2 Minutes of Darkness Makes Millions

Posted on Posted in Hotel features, News, Travel


Shooting stars, meteor showers and lunar phases have always fascinated astrology lovers and amateurs alike, but the solar eclipse happening this Monday isn’t just for space enthusiasts – tourists are traveling near and far to witness this rare event.


What’s Going On?

On Monday, August 21 a total solar eclipse will travel across the entire United States for the first time since 1918. Although the Earth experiences eclipses every 18 months or so, they are usually only partial eclipses and difficult to see from North America. This Monday, the moon will completely block the sun’s light and cast a shadow which will move across the United States passing over Oregon all the way to South Carolina.


How It’s Affecting Tourism  

Experts are anticipating this Monday to be an enormous day for the tourism sector, with up to 7.4 million people traveling to locations along the eclipse path. As the first major city on the path, Salem, Oregon is expecting more than 100,000 people to visit (almost double the town’s usual population). Whereas areas with clearer skies like Casper, Wyoming have taken hotel and campground reservations for this day as early as three years ago.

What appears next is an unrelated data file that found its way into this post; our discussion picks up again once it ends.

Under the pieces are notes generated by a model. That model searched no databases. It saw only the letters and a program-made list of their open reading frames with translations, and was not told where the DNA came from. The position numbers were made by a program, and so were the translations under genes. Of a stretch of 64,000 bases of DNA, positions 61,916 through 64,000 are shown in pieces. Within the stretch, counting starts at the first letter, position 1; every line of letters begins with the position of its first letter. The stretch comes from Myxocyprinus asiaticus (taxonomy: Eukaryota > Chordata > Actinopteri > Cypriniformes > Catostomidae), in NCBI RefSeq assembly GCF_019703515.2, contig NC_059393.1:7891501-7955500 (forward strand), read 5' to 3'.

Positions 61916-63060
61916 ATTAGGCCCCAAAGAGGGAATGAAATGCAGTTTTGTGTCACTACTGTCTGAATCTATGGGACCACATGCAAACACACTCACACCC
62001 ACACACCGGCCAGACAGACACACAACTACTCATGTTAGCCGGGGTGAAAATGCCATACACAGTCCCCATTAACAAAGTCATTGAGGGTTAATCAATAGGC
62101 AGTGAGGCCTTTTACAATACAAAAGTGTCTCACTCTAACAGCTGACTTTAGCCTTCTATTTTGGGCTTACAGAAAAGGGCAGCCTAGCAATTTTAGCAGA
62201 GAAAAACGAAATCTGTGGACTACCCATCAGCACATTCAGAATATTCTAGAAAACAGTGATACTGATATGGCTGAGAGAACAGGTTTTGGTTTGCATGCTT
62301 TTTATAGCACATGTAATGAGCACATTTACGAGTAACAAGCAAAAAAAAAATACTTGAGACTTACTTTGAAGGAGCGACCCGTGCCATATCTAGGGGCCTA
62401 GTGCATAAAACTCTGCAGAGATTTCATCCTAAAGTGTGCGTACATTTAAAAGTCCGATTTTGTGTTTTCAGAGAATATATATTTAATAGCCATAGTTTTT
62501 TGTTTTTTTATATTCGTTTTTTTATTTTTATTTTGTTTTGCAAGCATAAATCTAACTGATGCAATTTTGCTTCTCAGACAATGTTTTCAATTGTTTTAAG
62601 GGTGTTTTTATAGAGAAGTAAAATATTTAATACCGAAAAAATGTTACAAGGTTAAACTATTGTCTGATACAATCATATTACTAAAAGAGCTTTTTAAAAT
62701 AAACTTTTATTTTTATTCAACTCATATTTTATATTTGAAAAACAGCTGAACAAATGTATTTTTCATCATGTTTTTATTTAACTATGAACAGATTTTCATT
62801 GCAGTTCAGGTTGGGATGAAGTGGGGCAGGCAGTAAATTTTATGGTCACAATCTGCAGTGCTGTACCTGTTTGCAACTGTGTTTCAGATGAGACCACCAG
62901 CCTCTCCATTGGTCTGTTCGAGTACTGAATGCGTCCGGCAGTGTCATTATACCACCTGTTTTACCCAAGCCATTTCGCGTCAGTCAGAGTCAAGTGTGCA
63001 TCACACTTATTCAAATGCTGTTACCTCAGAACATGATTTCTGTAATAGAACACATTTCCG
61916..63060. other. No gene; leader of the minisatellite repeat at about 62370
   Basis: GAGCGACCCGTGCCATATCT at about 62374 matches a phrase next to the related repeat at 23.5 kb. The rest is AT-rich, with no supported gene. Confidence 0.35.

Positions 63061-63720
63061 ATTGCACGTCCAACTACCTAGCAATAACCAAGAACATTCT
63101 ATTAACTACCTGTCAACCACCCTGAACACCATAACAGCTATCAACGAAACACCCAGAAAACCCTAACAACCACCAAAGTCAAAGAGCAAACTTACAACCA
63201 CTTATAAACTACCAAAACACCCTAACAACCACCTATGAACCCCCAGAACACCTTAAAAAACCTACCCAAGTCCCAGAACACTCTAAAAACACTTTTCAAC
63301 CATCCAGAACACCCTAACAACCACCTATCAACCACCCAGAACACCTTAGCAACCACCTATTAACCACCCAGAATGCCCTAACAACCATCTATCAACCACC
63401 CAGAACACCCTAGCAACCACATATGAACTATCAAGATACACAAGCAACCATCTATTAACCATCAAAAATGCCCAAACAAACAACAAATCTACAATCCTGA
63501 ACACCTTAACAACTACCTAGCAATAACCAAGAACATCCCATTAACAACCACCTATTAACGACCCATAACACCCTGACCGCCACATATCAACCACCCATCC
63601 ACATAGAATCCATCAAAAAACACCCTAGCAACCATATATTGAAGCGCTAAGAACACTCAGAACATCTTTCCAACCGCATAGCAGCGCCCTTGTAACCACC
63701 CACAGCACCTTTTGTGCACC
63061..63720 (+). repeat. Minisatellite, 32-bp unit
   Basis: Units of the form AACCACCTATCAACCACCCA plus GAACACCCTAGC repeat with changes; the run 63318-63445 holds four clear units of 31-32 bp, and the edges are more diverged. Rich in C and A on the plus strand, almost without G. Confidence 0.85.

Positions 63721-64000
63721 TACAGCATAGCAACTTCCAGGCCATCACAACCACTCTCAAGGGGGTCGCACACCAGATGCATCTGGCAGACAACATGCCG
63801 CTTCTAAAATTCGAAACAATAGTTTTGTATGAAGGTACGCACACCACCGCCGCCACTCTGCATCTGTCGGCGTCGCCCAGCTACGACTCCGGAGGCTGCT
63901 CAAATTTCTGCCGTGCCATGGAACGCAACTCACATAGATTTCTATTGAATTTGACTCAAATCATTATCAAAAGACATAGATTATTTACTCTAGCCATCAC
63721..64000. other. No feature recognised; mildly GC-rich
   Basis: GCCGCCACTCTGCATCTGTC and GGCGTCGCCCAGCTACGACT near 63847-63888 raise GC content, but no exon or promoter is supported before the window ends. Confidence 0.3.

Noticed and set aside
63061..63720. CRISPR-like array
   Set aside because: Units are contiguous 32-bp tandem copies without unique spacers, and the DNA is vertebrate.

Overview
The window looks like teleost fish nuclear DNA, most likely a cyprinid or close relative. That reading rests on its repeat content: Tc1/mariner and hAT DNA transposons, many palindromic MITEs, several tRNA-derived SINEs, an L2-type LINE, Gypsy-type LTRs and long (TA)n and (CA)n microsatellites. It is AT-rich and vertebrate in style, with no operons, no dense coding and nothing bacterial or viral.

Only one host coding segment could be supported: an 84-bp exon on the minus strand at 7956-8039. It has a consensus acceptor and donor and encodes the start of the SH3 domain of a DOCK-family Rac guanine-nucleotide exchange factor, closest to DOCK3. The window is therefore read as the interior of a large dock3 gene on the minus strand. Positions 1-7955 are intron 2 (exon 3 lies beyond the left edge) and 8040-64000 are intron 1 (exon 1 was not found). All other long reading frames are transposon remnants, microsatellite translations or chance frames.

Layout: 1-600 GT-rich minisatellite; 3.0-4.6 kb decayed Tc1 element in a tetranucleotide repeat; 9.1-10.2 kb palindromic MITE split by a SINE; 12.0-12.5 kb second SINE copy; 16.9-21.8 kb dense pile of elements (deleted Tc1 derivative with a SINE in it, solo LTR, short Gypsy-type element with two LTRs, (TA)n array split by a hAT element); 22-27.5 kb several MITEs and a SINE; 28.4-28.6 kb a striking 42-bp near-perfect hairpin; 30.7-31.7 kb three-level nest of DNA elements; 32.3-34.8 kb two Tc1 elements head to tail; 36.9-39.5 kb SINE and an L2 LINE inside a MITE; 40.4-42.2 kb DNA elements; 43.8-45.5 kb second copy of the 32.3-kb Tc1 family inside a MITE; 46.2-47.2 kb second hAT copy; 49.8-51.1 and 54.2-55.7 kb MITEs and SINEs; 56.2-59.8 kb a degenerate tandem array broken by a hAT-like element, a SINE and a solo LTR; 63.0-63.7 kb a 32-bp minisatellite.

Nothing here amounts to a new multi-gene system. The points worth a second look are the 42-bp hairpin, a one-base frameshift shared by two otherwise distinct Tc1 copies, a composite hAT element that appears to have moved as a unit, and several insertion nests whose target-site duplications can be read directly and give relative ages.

With hotels rendered almost completely unavailable for any last minute travelers, many people are turning towards home renting companies like Airbnb. But even Airbnb locations are going fast as well, forcing people to turn to pricey options like a five-bedroom ranch house in Madras which is available for the small price of $10,000 per night during the eclipse!

Restaurants and other attractions along the path will also be benefitting from the influx of people. The South Carolina State Museum estimates that it will generate nearly $235,000 from eclipse-related activities and restaurants that are typically closed on Saturdays or Sundays are staying open. In fact, Pillar Bar, one of our clients in Asheville North Carolina is opening early and will be offering lunar themed drink specials in honor of the historic event!


Will You See It?

Even if you don’t live right in the eclipse path, you should still be able to see at least a partial eclipse from any point in the continental United States. For more information NASA provides several detailed maps of the anticipated eclipse path on their website, while Time and Date shows maps, time schedules and other eclipse-related information.

This Monday be sure to enjoy the first American coast-to-coast lunar eclipse in 99 years!


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